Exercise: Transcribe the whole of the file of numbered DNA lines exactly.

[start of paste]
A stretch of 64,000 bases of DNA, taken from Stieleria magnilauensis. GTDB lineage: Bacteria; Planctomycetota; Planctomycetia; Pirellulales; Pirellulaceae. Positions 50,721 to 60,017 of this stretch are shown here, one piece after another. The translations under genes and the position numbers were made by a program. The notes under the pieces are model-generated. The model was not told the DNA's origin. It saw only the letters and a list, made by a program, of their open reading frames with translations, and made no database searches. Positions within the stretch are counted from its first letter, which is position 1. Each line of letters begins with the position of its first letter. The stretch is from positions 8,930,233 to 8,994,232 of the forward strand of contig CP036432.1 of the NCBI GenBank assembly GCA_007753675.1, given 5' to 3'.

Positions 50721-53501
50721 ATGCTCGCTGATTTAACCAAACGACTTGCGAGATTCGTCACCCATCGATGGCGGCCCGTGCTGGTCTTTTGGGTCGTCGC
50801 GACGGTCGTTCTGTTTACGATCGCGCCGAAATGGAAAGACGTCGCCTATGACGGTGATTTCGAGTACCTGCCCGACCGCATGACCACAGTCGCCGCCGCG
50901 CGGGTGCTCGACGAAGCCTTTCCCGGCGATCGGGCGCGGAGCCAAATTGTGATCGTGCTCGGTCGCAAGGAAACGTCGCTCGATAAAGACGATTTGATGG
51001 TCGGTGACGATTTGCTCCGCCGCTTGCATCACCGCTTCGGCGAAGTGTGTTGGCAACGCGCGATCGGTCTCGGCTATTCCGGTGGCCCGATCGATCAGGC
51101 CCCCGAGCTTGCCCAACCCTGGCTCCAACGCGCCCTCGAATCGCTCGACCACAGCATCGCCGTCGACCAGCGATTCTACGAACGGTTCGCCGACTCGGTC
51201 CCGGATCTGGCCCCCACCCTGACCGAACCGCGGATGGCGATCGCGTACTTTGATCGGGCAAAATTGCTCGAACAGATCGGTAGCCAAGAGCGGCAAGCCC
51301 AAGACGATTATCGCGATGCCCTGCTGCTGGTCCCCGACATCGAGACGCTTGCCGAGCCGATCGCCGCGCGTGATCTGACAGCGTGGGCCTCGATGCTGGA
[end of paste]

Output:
A stretch of 64,000 bases of DNA, taken from Stieleria magnilauensis. GTDB lineage: Bacteria; Planctomycetota; Planctomycetia; Pirellulales; Pirellulaceae. Positions 50,721 to 60,017 of this stretch are shown here, one piece after another. The translations under genes and the position numbers were made by a program. The notes under the pieces are model-generated. The model was not told the DNA's origin. It saw only the letters and a list, made by a program, of their open reading frames with translations, and made no database searches. Positions within the stretch are counted from its first letter, which is position 1. Each line of letters begins with the position of its first letter. The stretch is from positions 8,930,233 to 8,994,232 of the forward strand of contig CP036432.1 of the NCBI GenBank assembly GCA_007753675.1, given 5' to 3'.

Positions 50721-53501
50721 ATGCTCGCTGATTTAACCAAACGACTTGCGAGATTCGTCACCCATCGATGGCGGCCCGTGCTGGTCTTTTGGGTCGTCGC
50801 GACGGTCGTTCTGTTTACGATCGCGCCGAAATGGAAAGACGTCGCCTATGACGGTGATTTCGAGTACCTGCCCGACCGCATGACCACAGTCGCCGCCGCG
50901 CGGGTGCTCGACGAAGCCTTTCCCGGCGATCGGGCGCGGAGCCAAATTGTGATCGTGCTCGGTCGCAAGGAAACGTCGCTCGATAAAGACGATTTGATGG
51001 TCGGTGACGATTTGCTCCGCCGCTTGCATCACCGCTTCGGCGAAGTGTGTTGGCAACGCGCGATCGGTCTCGGCTATTCCGGTGGCCCGATCGATCAGGC
51101 CCCCGAGCTTGCCCAACCCTGGCTCCAACGCGCCCTCGAATCGCTCGACCACAGCATCGCCGTCGACCAGCGATTCTACGAACGGTTCGCCGACTCGGTC
51201 CCGGATCTGGCCCCCACCCTGACCGAACCGCGGATGGCGATCGCGTACTTTGATCGGGCAAAATTGCTCGAACAGATCGGTAGCCAAGAGCGGCAAGCCC
51301 AAGACGATTATCGCGATGCCCTGCTGCTGGTCCCCGACATCGAGACGCTTGCCGAGCCGATCGCCGCGCGTGATCTGACAGCGTGGGCCTCGATGCTGGA